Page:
I'm trying to implement the "Dantzig; van de Panne and Whinston" principal pivoting algorithm for solving symmetric positive semi-definite LCPs from "The Linear Complementarity Problem" book (Algorithm 4.2.11 on page 248 of my edition).

The algorithm looks like this:

Given $(q,M)$ with $M$ being square, symmetric and positive semi-definite and of size $n$, try to find $z$ s.t. $Mz+q = w$ and $z\perp w, w \ge 0 \space z \ge 0$, or indicate if no such $z$ exists.

...

Initialize:

$\alpha = \emptyset$, $\beta = \{ 1, ..., n\}$

Step 1: Breaking ties arbitrarily, find: $r \in arg \space min \{ q_i : i \in \beta \}$

If $q_r \ge 0$, stop. A solution of $(q,M)$ is given by $z_\alpha = q_\alpha, z_\beta = 0$

If $M_{rr} = 0$ and $M_{ir} \ge 0$ for all $i \in \alpha$ stop. There is no solution

Step 2: Use the minimum ratio test to find the index $s \in \alpha \cup \{r\}$ of a blocking variable to $r$. Break ties arbitrarily, but prefer $r$ if there's a choice.

Step 3: Using a simple principal pivot on row/column s to update $M$ and $q$

If $s = r$, transfer $r$ from $\beta$ to $\alpha$ and goto Step 1

If $s \ne r$, transfer $s$ from $\alpha$ to $\beta$ and goto Step 2

...

This algorithm works most of the time, but in cases where I perform $n$ pivots, I'm getting to step 1 and $\beta$ is empty, and I'm not sure how to proceed. Some detective work shows that often one more pivot will arrive at the correct answer, but I have a number of different cases and they all require slight differences once they run out of elements in $\beta$ in order to arrive at the correct answer.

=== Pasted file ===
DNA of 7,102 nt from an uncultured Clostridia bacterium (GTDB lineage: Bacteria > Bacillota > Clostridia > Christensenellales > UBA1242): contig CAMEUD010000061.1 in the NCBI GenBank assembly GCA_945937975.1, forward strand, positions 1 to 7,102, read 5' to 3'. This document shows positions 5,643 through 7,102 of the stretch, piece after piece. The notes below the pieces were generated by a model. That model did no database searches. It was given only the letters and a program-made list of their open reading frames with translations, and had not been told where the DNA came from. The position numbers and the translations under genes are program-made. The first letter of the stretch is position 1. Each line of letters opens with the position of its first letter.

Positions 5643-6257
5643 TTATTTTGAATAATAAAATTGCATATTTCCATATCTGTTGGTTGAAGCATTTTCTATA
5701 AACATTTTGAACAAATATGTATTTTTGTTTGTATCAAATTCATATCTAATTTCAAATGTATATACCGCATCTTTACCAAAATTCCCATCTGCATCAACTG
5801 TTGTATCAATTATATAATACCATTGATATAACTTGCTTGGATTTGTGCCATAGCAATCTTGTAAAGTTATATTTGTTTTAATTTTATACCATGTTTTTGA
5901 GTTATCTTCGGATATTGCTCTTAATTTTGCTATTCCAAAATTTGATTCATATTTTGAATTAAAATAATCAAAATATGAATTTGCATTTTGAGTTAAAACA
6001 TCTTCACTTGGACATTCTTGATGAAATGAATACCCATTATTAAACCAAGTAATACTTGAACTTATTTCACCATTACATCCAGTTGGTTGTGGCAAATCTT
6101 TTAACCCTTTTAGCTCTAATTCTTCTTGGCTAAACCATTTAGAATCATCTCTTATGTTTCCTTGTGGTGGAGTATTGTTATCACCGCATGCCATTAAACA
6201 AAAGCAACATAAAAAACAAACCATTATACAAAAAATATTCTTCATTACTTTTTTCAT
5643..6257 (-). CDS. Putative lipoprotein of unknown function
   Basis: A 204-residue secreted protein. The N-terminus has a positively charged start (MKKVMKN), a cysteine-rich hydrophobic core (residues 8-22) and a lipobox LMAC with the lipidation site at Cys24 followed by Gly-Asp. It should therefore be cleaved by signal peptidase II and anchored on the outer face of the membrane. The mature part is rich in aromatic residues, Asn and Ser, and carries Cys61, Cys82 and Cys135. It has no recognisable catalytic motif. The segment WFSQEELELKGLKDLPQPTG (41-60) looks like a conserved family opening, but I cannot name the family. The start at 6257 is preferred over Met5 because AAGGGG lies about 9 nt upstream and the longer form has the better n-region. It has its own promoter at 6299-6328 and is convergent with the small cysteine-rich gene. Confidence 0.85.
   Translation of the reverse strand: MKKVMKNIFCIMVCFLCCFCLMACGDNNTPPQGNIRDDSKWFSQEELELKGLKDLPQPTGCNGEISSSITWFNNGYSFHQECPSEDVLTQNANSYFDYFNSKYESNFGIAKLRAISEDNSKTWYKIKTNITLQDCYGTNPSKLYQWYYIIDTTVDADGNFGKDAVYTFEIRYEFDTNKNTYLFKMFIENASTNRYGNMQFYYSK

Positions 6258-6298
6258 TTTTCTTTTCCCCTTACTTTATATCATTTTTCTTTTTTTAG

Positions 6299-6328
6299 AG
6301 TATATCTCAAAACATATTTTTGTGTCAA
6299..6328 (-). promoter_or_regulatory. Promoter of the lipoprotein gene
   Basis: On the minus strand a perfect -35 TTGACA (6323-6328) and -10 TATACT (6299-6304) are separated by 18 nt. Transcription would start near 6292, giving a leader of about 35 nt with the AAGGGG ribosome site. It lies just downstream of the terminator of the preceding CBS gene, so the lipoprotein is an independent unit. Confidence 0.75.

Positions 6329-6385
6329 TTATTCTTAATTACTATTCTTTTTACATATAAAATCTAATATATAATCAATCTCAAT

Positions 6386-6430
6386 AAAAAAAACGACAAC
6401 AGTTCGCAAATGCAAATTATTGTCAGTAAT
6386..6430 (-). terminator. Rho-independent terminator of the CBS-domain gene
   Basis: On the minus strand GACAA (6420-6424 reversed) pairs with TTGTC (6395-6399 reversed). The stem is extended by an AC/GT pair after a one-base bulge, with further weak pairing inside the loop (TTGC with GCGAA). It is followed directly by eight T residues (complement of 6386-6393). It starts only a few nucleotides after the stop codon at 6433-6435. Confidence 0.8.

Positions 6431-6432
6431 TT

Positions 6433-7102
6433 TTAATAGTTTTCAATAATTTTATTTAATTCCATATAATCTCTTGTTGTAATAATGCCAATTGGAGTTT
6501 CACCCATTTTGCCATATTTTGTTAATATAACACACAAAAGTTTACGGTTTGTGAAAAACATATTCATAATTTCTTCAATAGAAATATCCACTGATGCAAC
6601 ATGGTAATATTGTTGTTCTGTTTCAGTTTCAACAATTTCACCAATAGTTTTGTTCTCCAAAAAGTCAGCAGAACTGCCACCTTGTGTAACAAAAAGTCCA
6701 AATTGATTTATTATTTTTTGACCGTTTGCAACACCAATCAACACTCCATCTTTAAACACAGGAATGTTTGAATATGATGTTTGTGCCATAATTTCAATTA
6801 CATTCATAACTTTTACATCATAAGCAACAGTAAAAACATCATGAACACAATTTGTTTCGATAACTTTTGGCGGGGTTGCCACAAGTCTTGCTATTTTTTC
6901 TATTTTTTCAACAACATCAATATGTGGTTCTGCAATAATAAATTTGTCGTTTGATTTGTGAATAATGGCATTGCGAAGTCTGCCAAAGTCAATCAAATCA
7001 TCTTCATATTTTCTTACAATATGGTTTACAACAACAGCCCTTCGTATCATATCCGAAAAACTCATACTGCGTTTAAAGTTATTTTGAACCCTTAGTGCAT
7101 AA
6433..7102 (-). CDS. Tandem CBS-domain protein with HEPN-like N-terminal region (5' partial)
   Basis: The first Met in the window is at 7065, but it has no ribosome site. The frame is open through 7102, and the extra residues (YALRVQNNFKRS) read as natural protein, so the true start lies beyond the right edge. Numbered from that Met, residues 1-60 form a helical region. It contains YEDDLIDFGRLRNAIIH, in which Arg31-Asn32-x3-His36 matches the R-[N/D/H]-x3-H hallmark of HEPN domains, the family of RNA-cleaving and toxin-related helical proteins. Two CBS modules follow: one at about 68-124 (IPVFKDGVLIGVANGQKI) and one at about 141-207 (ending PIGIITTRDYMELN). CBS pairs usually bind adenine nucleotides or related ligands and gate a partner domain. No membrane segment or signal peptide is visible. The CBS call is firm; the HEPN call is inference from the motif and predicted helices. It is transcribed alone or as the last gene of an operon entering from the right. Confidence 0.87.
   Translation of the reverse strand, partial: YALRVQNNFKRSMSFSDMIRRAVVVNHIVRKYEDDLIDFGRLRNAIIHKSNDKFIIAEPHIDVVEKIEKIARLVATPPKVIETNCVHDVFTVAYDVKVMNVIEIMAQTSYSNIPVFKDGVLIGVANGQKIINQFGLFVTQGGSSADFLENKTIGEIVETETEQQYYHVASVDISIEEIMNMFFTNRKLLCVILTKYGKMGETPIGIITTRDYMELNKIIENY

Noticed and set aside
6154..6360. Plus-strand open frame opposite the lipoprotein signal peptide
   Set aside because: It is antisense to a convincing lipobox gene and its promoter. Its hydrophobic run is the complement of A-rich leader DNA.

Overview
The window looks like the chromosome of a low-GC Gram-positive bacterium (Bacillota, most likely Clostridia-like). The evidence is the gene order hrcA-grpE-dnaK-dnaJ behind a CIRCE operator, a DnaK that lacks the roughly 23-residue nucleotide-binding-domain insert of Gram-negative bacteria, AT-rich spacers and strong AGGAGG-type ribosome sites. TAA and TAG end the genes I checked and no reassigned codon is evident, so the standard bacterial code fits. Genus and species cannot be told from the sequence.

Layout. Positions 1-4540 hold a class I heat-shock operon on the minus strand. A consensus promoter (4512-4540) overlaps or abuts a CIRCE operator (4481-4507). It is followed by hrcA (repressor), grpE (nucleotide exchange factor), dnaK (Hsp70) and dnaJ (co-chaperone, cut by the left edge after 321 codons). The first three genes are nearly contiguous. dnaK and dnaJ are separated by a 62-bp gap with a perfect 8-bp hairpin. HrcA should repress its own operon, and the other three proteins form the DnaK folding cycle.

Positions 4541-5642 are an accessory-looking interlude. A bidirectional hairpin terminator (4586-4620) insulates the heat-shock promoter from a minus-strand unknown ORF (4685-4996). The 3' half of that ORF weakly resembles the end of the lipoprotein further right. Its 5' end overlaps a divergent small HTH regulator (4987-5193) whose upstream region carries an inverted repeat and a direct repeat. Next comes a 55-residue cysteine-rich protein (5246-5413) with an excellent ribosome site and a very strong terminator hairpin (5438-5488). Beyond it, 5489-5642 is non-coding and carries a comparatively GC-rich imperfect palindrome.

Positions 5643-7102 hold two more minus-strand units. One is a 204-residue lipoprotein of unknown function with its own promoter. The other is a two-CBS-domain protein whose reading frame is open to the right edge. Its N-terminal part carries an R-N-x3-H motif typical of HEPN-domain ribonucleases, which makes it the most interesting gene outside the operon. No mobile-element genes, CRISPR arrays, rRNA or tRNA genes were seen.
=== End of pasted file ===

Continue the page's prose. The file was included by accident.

One such case is: $M = \begin{bmatrix} 60 & 26 & 37 \\\\ 26 & 36 & 29 \\\\ 37 & 29 & 30 \end{bmatrix}$ and $q = \begin{bmatrix} -1 \\\\ -1 \\\\ -1 \end{bmatrix}$

For which I know the answer is: $z = \begin{bmatrix} 0 \\\\ .004184 \\\\ .029289 \end{bmatrix}$

The matrix M is symmetric PSD as near as I can tell (all the eigen values are positive), so it should be something that Dantzig's algorithm can process. Stepping through the code the above problem gets pivoted 3 times, and I find that a 4th pivot will arrive at a correct answer.

I'm getting tired of hack and check so I'm wondering if there's something I'm just missing about the algorithm's termination condition, or if this case implies a bug in my implementation.

I can provide definitions for "minimum ratio test", "arg min", and "simple principal pivot" if they aren't familiar terms (though they seem to be pretty universal to all pivoting methods for LCPs).